In the light blue triangle, since a triangle has 180 degrees and it has a top-left right angle, the sum of alpha and beta must be 90 degrees. Now looking at the joint on top, since the symmetric alpha and beta also add up to 90 degrees, and the straight line segment represents 180, then the internal white angle must be 90. So the white figure has right angles all around and it's a square.

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  • $\begingroup$ That’s also a good point. Thank you for this concise answer. $\endgroup$
    – Name
    Feb 28 at 17:00
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Consider a right triangle with legs of arbitrary length $a,b$. Let $c$ denote the length of the hypotenuse. Without loss of generality, suppose $b \geq a$. Then orient this triangle such that its vertices are $V_1 = \{(-a,0), (0,0), (0,b)\}$. Note that a second triangle with vertices $V_2 = \{ (-a,0),(b-a,0),(b-a,-a)\}$ would be congruent (as can be seen by checking the difference in corresponding coordinates). Similarly, $V_3 = \{ (b-a,-a),(b-a,b-a),(b,b-a)\}$ and $V_4 = \{ (b,b-a),(0,b-a),(0,b)\}$ are also congruent. This arrangement of the four congruent triangles ensures that the square of side length $b-a$ with vertices $S_{int}=\{(0,0),(b-a,0),(b-a,b-a),(0,b-a)\}$, which degenerates to a point in the case that $b=a$, does not overlap with any triangle. Moreover, all four triangles fall within the square of side length $c$ with vertices $S_{ext}=\{(-a,0),(b-a,-a),(b,b-a),(0,b)\}$. You can look at the coordinates of the vertices to convince yourself of this. Critically, this construction holds for arbitrary $a,b$. Notice how the interior square of side length $b-a$ is guaranteed to exist (unless it degenerates to a point when $b=a$) by the very way we laid out the triangles. It is the construction itself that gives this guarantee. I included a diagram for when $a=\sqrt{2},b=\pi$ below as example. Construction with <span class=$a=\sqrt{2}, b= \pi$" />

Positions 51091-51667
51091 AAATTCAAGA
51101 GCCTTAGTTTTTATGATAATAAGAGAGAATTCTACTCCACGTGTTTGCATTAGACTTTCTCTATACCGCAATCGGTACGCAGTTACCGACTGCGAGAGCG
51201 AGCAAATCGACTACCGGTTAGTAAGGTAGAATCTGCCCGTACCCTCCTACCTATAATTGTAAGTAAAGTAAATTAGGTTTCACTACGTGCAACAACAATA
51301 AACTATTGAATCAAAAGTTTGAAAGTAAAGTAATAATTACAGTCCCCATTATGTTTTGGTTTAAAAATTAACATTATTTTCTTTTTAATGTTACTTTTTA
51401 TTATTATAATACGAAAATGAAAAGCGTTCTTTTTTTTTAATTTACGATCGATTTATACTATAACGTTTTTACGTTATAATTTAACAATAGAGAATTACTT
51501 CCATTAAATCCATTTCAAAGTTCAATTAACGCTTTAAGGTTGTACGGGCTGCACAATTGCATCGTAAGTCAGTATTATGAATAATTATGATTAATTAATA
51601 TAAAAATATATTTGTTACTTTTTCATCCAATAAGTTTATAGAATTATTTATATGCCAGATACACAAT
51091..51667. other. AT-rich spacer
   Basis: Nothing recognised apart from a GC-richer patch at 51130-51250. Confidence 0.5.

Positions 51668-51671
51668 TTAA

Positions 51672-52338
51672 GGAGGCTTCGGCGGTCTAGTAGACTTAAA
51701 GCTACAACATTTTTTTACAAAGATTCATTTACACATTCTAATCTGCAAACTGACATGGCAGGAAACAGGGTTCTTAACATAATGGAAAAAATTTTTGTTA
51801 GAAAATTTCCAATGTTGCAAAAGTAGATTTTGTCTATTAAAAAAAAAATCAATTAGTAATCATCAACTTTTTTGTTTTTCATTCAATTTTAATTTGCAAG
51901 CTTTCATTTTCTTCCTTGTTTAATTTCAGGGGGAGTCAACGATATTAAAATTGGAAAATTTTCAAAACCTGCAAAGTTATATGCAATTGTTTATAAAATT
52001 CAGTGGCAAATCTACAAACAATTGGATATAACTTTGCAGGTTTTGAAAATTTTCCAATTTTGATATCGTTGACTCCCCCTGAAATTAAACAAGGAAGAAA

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  • $\begingroup$ Alright, that answers my question. I Thank you both for helping me out. $\endgroup$
    – Name
    Feb 28 at 8:50
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    $\begingroup$ This answer contains a small mistake. We cannot assume that $b > a$ without loss of generality, as it excludes the very possible case $a = b$. This is fixed by assuming $b \geq a$, which can actually be done without loss of generality. In this case, the square $S_{int}$ vanishes. $\endgroup$ Feb 29 at 11:46
  • $\begingroup$ @HermanRohrbach, thank you for reminding me to address this case. I have edited my answer to include what happens when $b=a$. $\endgroup$ Feb 29 at 17:06
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Others have explained why it is a square, but I feel like there's a deeper confusion in the question.

When someone gives a "proof by picture" such as the ones shown here, the point is not to say

Look at the picture, the thing in the middle looks like a square so it must be a square.